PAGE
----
– China has protected the lawful rights of vulnerable groups. The Chinese government gives priority to the development of ethnic minority groups and regions, and has adopted many special policies and measures to help ethnic minorities fully participate in political decision-making, share in the achievements of economic and social progress, and enjoy broad freedoms in inheriting and developing their traditional cultures and religious beliefs. China is committed to the goal of gender equality. We believe women “hold up half the sky”, support women in pursuing careers and give every woman the opportunity to succeed and fulfill her dream. China has followed the principle of putting children first, encouraged greater respect and supporting for the elderly, and stepped up efforts to protect the rights and interests of people with disabilities. In a word, the government has made greater efforts to ensure the rights of children, the elderly and people with disabilities.
– China has actively advanced the international human rights agenda. China has been deeply and comprehensively involved in global human rights governance, put forward proposals, and promoted the healthy development of international human rights bodies. Last October, China was elected to the UN Human Rights Council with as many as 180 votes, becoming one of few countries which have sat in the Council for four times, thanks to international recognition of China’s role. China has honored its international obligations on human rights and cooperated with the Universal Periodic Review and reviews of its implementation of human rights conventions. China holds human rights dialogues and exchanges with almost 40 countries, actively carries out technical cooperation on human rights and is an active force in advancing the international human rights agenda.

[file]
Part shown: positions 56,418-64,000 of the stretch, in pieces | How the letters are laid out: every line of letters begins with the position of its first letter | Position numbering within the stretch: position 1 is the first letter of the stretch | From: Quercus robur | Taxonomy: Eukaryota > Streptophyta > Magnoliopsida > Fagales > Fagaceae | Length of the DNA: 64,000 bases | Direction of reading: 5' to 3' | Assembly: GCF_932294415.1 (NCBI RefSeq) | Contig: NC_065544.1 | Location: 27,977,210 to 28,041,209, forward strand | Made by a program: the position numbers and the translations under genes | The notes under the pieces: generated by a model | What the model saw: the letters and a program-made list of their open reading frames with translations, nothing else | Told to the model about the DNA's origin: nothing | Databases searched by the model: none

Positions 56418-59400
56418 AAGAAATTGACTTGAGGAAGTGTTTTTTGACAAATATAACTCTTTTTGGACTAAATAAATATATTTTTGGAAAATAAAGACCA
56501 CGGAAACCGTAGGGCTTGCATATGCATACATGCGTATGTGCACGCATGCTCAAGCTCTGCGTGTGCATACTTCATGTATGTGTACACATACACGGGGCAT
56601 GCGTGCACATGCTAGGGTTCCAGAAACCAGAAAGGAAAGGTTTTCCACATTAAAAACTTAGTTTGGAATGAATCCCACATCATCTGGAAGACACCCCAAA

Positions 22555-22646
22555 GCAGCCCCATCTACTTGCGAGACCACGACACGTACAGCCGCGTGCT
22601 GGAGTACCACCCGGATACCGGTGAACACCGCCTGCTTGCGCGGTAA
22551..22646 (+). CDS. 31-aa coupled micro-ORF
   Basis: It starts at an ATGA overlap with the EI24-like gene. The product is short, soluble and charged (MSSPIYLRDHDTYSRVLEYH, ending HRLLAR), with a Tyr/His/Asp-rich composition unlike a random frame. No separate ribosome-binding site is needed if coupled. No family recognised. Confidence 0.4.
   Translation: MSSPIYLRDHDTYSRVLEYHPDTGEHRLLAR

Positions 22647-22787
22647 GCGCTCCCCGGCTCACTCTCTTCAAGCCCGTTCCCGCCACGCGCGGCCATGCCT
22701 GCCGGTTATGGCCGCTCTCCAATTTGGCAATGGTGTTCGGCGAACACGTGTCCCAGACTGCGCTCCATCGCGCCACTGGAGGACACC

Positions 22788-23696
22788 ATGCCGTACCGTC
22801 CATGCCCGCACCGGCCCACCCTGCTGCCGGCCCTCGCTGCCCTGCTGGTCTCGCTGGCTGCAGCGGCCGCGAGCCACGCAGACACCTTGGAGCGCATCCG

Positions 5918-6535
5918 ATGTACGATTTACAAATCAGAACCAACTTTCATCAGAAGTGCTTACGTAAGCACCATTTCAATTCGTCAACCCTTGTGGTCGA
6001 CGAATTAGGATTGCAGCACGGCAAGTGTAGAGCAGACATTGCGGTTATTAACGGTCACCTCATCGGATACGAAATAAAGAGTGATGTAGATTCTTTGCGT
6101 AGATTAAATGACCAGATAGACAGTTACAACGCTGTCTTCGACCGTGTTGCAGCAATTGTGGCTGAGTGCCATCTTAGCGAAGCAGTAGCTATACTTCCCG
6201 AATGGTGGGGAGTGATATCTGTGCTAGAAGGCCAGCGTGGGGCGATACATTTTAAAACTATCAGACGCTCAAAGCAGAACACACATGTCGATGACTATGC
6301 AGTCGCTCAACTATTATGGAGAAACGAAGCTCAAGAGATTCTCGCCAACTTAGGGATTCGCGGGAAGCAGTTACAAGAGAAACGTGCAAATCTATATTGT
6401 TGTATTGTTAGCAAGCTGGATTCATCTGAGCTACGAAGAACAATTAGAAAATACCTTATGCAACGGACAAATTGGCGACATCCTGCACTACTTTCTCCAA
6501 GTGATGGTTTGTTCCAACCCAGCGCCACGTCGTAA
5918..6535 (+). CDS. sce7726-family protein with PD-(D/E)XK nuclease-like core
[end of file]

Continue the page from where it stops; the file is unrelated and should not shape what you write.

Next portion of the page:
– China has provided assistance to other developing countries to the best of its capabilities. By 2015, China had provided nearly RMB400 billion of assistance to 166 countries as well as international organizations, offered medical assistance to 69 countries, mobilized over 600,000 assistance personnel and helped over 120 developing countries to achieve the Millennium Development Goals. For the Ebola epidemic alone, China has provided four batches of assistance worth RMB750 million to the affected African countries. The China-UN peace and development fund has been put into operation and the assistance fund for South-South cooperation has been launched. China is advancing the Belt and Road Initiative. The Asian Infrastructure Investment Bank is already up and running. During its G20 presidency, China placed development high on the agenda of the G20. China is among the first countries to deposit its instrument of ratification of the Paris Agreement, helping to bring forward the entry into force of the agreement. As China continues to grow, you will see it make further contribution to the global cause of human rights.
The Chinese nation is striving to meet the “Two Centenary Goals” and fulfill the Chinese Dream of national renewal. It will continue to make political, economic, cultural, social and ecological progress, pursue the four-pronged comprehensive strategy, have confidence in its path, theories, system and culture and go all out to meet the goals of doubling its 2010 GDP and per capita income by 2020, completely eliminating poverty, advancing democracy for the people and building a law-based government. China has recently released National Human Rights Action Plan (2016-2020) and New Progress in the Judicial Protection of Human Rights in China. These and other important documents will go a long way toward ensuring the people’s extensive rights and freedoms in accordance with law, safeguarding social equity and justice, and better promoting human rights protection in China.
Standing on the vast land of 9.6 million square kilometers, nourished by its 5,000-year history and culture and backed by the cohesion of 1.3 billion people, China has a vast stage, profound historical strength and inexhaustible driving force to pursue the path of human rights development with Chinese characteristics.